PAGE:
Leading by Non-Example: The Lonely Island

In two great videos/songs, The Lonely Island drills a point into your head, in the hopes that you’ll realize how stupid it is and therefore be shamed into never doing it again.

In “Semicolon,” the message is clear: they insistently punctuate a series of catchy punchlines/rhymes with the wrong mark. English aficionados were pulling their hair out over this one (and some early YouTube comments made it clear that they didn’t even managed to make it to the ending/reveal), but the real twist is in the way they may have actually laid down some Conjunction Junction-level facts on listeners. They might not know the difference between a colon and a semicolon, but they’re unlikely to incorrectly use a semicolon this way. Unless they’re ironic Brooklyn hipsters, but that’s an entirely different issue.

They’re also making a clever argument in “Go Kindergarten,” one that was too easily overshadowed by their original video for the song (“Dance Rehearsal”), which dropped in so many hash tags and references/direct links to Robin Thicke’s excellent “Blurred Lines,” that the actual message was hard to hear. Not so with their new video, in which Paul Rudd’s an Everyman who feels uncomfortable in a club, trapped by his own self-awareness, whereas his best friend Sean Combs (he of the many Puff-related aliases) is all too ready to lose himself in the music. As with many Lonely Island videos (especially “Like a Boss”), the stakes quickly escalate from the absurd to the violent, as Robyn sings about chopping off your middle fingers and stepping on champagne glass with your bare feet. In that sort of context, it’s easy to realize that we shouldn’t just cold-cock our best friend and that women can’t actually whip their dicks out, and yet when you think about all the dangerous and exploitative things that a lot of club music actually promotes, it’s clear that they’re once again attempting to lead their audiences by making them ashamed of the very fact that they’re so easily led. (It helps that the song is exceptionally catchy; I can imagine what would’ve happened if The Lonely Island had remixed “Accidental Racist.”)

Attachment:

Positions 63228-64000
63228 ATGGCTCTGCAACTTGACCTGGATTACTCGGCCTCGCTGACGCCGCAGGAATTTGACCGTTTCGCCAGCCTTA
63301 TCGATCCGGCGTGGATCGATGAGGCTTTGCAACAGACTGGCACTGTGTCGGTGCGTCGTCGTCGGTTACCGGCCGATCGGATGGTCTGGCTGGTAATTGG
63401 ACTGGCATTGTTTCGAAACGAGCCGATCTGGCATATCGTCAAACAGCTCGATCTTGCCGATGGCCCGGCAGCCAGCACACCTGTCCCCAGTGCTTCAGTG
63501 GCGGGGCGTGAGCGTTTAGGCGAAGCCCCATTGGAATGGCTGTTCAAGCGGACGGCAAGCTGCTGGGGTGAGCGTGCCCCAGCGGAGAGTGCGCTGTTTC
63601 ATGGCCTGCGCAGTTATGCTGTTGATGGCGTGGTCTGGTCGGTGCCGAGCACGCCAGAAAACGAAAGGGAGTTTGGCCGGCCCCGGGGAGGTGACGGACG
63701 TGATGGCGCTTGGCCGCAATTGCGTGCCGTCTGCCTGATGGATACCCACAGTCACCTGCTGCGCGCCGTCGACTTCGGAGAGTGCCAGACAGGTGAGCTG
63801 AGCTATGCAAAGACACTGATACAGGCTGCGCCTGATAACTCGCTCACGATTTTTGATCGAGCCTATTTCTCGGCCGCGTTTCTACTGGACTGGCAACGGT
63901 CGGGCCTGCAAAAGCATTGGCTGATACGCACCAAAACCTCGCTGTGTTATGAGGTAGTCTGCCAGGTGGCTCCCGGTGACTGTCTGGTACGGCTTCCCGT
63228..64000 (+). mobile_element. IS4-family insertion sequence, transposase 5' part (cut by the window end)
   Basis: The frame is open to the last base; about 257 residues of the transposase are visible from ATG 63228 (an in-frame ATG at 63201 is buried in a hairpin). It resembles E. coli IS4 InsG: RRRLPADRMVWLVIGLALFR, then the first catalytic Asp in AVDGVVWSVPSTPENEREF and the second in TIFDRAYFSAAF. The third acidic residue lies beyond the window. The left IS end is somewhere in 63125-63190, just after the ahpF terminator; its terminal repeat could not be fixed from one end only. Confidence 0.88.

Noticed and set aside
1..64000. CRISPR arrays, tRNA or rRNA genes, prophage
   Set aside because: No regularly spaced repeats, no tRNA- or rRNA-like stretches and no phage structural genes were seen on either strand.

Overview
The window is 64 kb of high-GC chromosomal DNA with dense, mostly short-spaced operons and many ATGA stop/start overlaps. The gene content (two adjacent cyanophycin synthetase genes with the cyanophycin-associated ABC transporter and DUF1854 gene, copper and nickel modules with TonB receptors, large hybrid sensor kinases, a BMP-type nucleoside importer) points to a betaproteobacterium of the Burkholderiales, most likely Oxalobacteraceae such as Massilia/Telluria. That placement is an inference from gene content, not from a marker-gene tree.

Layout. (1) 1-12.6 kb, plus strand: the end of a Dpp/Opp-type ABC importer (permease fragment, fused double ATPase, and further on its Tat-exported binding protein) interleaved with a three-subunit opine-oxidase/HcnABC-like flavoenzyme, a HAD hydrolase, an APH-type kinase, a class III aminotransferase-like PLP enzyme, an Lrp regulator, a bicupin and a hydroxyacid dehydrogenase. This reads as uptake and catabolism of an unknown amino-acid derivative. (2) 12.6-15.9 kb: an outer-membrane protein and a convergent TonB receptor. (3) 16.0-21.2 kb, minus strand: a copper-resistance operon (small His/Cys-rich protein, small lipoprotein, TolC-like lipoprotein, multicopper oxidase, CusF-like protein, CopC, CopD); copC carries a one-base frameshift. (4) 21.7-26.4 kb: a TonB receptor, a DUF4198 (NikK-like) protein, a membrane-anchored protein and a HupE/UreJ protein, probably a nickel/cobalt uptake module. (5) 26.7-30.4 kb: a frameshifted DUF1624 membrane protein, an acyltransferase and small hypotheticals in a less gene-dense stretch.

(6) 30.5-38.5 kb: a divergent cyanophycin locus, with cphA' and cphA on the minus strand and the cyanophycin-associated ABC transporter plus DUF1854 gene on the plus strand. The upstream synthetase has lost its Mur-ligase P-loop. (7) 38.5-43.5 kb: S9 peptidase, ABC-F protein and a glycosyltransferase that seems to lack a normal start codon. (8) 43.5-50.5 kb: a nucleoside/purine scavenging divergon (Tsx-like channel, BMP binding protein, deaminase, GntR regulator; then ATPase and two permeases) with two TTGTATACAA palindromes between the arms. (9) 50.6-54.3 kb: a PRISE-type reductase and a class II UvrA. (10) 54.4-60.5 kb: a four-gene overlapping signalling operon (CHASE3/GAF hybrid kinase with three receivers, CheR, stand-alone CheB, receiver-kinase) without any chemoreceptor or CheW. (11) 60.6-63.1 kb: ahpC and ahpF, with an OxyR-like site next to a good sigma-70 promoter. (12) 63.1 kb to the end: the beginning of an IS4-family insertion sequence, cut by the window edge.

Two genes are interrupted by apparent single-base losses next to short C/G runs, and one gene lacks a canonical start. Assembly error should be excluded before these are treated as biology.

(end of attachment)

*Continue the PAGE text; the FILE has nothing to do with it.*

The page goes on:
The Wack Album is filled with other gems, like “YOLO” grimly subverting the meaning of “You Only Live Once” into “You Oughtta Look Out,” as it catalogs the many ways you could casually die–simultaneously mocking those who are too extreme on either end, be they daredevils or agoraphobics. “Spring Break Anthem” is straight-up subliminal messaging (without any of the subtlety), but that’s the point. Unlike other artists who read and appropriate the political climate to boost sales of songs that have nothing to do with that topic,  their entire song becomes a clash between mindless frat-boy humor and restrained, elegant support for gay marriage. It’s funny, but also serious, and I dare you to get the lyric “Pounding pussy/Marry a man” untangled.

The only problem is that when The Lonely Island stops obviously mocking/twisting rap conventions and lazily falls prey to them: it’s here that their beats grow juvenile and repetitive in a hurry, mainly because there’s nothing beyond the surface jokes of the dated 2 Guyz material (“We Need Love”) nor the genial back-slapping that goes on in “Meet the Crew” and “The Compliments.” Say what you will about Justin Timberlake, but at least he’s elevating the performance of “3-Way (The Golden Rule)” (OK, Lady Gaga isn’t bad either), something that can’t be said for the winking cameos from Hugh Jackman and Kristin Wiig in “You’ve Got the Look.” (“Jack Sparrow,” with an exceptionally game Michael Bolton, this is not.) And while it’s easy to get all meta at the end in excusing the aimless fart jokes of “Perfect Saturday,” it would be a far better thing for us, our ears, and the Internet, if the Lonely Island could continue to lead by better non-examples like “Diaper Money,” which at least tries to address the actual concerns of a self-proclaimed “grown-ass man,” than “I F****d My Aunt.”

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